Analysts speculate on approval for Wyeth's, Elan's bapineuzumab

Some analysts suggested that Wyeth's and Elan's investigational Alzheimer's disease drug bapineuzumab may not reach the market, after more detailed Phase II study results were presented on July 29. The findings confirmed that the compound did not meet the trial's primary efficacy endpoints and raised concerns about potential adverse events. Wyeth's shares fell 16 percent after the data were released, while shares of Elan plunged as much as 40 percent.

Results from the 234-patient trial showed that while bapineuzumab did not meet the study's primary endpoints, it might benefit patients who lack the ApoE4 gene. However, the results also demonstrated that 12 patients administered the compound developed vasogenic oedema, compared with none who received placebo. Canaccord Adams analyst Karl Keegan remarked: "The presented data [were] analysed with unexpected additional layers of complexity. Although the oedema resolved upon drug withdrawal, outside of the clinical trial setting we view the potential for a requirement for regular scans to be a significant commercial hurdle.''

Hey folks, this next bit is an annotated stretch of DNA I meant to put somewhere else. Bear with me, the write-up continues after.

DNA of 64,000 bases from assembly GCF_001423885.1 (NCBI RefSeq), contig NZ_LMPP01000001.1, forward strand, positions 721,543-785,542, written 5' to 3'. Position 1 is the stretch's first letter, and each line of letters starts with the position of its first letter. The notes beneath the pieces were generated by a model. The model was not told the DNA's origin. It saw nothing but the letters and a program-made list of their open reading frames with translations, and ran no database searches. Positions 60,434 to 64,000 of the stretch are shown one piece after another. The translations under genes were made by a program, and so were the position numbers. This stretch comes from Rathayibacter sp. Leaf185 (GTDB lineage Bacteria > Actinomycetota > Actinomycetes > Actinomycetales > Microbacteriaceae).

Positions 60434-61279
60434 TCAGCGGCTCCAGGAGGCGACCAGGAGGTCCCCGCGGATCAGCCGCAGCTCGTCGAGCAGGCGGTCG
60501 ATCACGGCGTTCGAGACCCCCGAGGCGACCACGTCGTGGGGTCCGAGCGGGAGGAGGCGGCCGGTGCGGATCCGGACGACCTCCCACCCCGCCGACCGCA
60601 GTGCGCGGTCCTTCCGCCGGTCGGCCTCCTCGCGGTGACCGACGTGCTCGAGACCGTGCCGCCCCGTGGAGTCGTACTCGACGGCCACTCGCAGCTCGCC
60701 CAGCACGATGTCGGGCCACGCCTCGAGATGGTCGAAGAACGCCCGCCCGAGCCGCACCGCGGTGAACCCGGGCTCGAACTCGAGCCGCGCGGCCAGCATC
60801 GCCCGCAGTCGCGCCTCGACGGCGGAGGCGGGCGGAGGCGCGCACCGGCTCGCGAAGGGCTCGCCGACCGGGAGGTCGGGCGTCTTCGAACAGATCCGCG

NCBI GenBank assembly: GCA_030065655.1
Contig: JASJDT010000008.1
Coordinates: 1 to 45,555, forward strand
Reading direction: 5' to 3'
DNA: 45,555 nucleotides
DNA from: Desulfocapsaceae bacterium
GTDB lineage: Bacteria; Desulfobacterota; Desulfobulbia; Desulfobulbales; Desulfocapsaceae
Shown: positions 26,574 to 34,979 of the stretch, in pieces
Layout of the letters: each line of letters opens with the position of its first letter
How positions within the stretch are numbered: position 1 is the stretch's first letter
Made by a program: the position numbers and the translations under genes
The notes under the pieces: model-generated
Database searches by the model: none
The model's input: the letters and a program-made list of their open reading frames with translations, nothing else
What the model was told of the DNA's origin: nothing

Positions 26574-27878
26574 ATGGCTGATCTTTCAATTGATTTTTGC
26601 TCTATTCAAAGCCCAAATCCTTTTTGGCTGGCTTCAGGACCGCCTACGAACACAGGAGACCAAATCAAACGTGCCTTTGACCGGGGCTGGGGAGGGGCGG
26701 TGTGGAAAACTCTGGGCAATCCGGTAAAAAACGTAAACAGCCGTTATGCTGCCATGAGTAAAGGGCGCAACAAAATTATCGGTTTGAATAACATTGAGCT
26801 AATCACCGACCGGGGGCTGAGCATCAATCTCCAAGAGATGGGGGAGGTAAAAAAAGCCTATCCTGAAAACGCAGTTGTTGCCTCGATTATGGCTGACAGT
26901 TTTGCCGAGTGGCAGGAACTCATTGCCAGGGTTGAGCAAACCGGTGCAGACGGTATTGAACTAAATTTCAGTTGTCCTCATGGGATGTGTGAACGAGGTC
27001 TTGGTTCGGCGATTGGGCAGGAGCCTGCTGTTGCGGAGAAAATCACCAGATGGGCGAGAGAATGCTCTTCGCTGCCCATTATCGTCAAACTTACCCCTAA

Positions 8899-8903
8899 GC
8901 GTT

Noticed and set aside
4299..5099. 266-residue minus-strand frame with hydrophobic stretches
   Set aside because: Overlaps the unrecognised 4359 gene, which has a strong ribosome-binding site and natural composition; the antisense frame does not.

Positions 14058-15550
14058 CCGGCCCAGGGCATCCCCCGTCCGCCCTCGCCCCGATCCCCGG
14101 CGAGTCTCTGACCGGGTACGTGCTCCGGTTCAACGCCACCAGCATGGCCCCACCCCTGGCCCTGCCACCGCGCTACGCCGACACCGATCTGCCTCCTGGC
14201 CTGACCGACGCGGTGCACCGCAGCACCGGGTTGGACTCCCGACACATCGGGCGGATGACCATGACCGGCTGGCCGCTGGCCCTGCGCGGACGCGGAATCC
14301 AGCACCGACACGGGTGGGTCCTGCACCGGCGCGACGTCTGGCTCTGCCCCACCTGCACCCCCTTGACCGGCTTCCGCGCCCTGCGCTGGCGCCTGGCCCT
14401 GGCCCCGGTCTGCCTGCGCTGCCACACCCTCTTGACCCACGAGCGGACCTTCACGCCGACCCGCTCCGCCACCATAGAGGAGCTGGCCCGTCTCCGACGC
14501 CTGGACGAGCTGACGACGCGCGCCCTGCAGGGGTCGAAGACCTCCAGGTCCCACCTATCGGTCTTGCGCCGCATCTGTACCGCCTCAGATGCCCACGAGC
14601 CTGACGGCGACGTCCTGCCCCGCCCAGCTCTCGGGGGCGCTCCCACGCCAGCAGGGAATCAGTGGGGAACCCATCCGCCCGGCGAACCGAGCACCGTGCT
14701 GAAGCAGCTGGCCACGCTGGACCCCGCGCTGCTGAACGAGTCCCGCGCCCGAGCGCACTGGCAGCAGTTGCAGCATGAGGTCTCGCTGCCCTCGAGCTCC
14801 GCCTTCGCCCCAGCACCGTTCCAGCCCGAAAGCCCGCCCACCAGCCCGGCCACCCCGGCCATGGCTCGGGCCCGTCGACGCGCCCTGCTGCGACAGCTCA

Sanford C. Bernstein's Tim Anderson suggested that "negatives with the data include efficacy trends that were weak, and potentially worrisome safety findings that seemed marginally worse than we expected,'' adding that "bapineuzumab has been, and remains, a high-risk, high-reward opportunity.'' Anderson also noted that investors "felt burned'' by the preliminary findings, which had given a more positive impression of the results.

Deutsche Bank's Barbara Ryan predicted that the compound has less than a 50-percent chance of success in Phase III testing. "The last two months of spurious speculation on one small trial demonstrates clearly why we do not make bets on anticipated Phase II data," she commented. John Boris of Citi Investment Research forecast that "the likelihood of Phase III clinical success, regulatory approval and commercial success are extremely low." Late-stage testing on the drug began in North America in December. In all, about 4100 patients are expected to take part in four Phase III trials.

Commenting on the news, Elan CEO Kelly Martin called the stock selloff "unjustified," noting that the company learned more about the compound's efficacy and safety, despite it having missed significant endpoints. The executive stated: "Clearly, there is a gap in knowledge with the marketplace and the investors with the data. A relatively small Phase II Alzheimer's trial is never going to be able to answer all the questions about Alzheimer's that have existed."

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